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Desreen Brooks death trial: Driver, 83, confused brake and accelerator in fatal crash, court hears

PUBLISHED: 18:40 02 December 2014 | UPDATED: 20:02 02 December 2014

Desreen Brooks and her husband Ben Dutton

Desreen Brooks and her husband Ben Dutton

Archant

An 83-year-old driver lost control and ploughed into a young mother because he confused the brake and accelerator pedals, a trial heard this week.

Geoffrey Lederman was mistakenly holding down the accelerator as he veered onto the pavement and killed Desreen Brooks, Blackfriars Crown Court was told.

He scraped a pram carrying her two-year-old son Jackson as he struck Ms Brooks, Prosecutor Tom Kark QC said.

Her husband Ben Brooks-Dutton “saw the car careering towards them on the pavement and just managed to steer the pushchair out of the car’s path, but immediately realised it had struck Desreen,” Mr Kark added.

Lederman is accused of causing the death of Ms Brooks, 33, and seriously injuring another woman, Amy Werner, by dangerous driving in November 2012.

Ms Werner, an American student who was 23 at the time, suffered serious injuries which were considered life threatening at the time and left her with no sight in her right eye.

In a move described as “very unusual” by the judge, Lederman has been allowed not to attend his own trial for health reasons.

Judge Peter Clarke QC urged the jury not to “hold his absence against him in any shape or form” as the case opened on Tuesday.

The jury was asked to watch distressing footage of Lederman’s car running onto the pedestrian-packed pavement in West End Lane, West Hampstead.

Lederman’s 1982 Mercedes crossed onto the wrong side of the road before mounting the curb.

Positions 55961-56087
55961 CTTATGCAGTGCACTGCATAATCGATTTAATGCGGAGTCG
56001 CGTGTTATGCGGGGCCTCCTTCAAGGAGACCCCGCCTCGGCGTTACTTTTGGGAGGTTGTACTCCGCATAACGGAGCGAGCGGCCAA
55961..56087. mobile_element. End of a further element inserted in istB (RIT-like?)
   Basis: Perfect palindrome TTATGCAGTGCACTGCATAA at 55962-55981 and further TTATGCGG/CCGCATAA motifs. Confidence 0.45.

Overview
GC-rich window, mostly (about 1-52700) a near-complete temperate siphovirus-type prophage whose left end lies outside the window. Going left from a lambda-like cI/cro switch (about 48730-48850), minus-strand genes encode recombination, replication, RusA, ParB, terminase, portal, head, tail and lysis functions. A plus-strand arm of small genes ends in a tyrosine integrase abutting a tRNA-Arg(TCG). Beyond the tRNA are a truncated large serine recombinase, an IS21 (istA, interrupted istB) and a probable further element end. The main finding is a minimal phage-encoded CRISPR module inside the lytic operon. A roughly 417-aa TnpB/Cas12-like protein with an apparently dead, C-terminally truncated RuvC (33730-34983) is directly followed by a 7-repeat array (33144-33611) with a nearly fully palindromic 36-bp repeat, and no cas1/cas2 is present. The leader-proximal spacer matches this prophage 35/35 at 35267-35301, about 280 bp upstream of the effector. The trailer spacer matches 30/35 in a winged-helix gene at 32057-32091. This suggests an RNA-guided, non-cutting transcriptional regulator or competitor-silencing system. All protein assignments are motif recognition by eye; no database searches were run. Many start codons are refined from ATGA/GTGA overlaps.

The car hit the two women and knocked down a lamppost before crashing into a wall, the court heard.

Mr Kark said: “He lost control of his car because, for a period of just under 20 seconds, he put his foot down on the accelerator instead of the brake.”

The prosecutor said Lederman deliberately steered the car onto the pavement, after failing to notice the pedestrians, because he hoped to stop by hitting the wall. He said it was “reckless” to do so.

Firefighters had to cut Lederman out of the wrecked Mercedes before he was taken to hospital.

Lederman, now 85, had been returning home to Hamilton Terrace, Maida Vale, after playing in a seven-hour bridge tournament on November 10.

Mr Kark said he was travelling at speed – about 54mph – and at no point used the brake.

Lederman had come to a stop near West Hampstead Underground Station shortly before the fatal accident at about 8.30pm.

The prosecutor said witnesses heard loud revving and crunching sounds before the car “screamed” off, as if Lederman had been pressing the accelerator before putting the car into gear.

Mr Kark said: “Whether simply because of his age or any other reason, the fact that he mistook one pedal for another provides him with no defence.”

He claimed Lederman’s lawyers will argue he was suffering a “medical aberration” and therefore was not, in effect, driving the car. However, he said there was no evidence for this.

Lederman denies causing death by dangerous driving and GBH. The trial continues.

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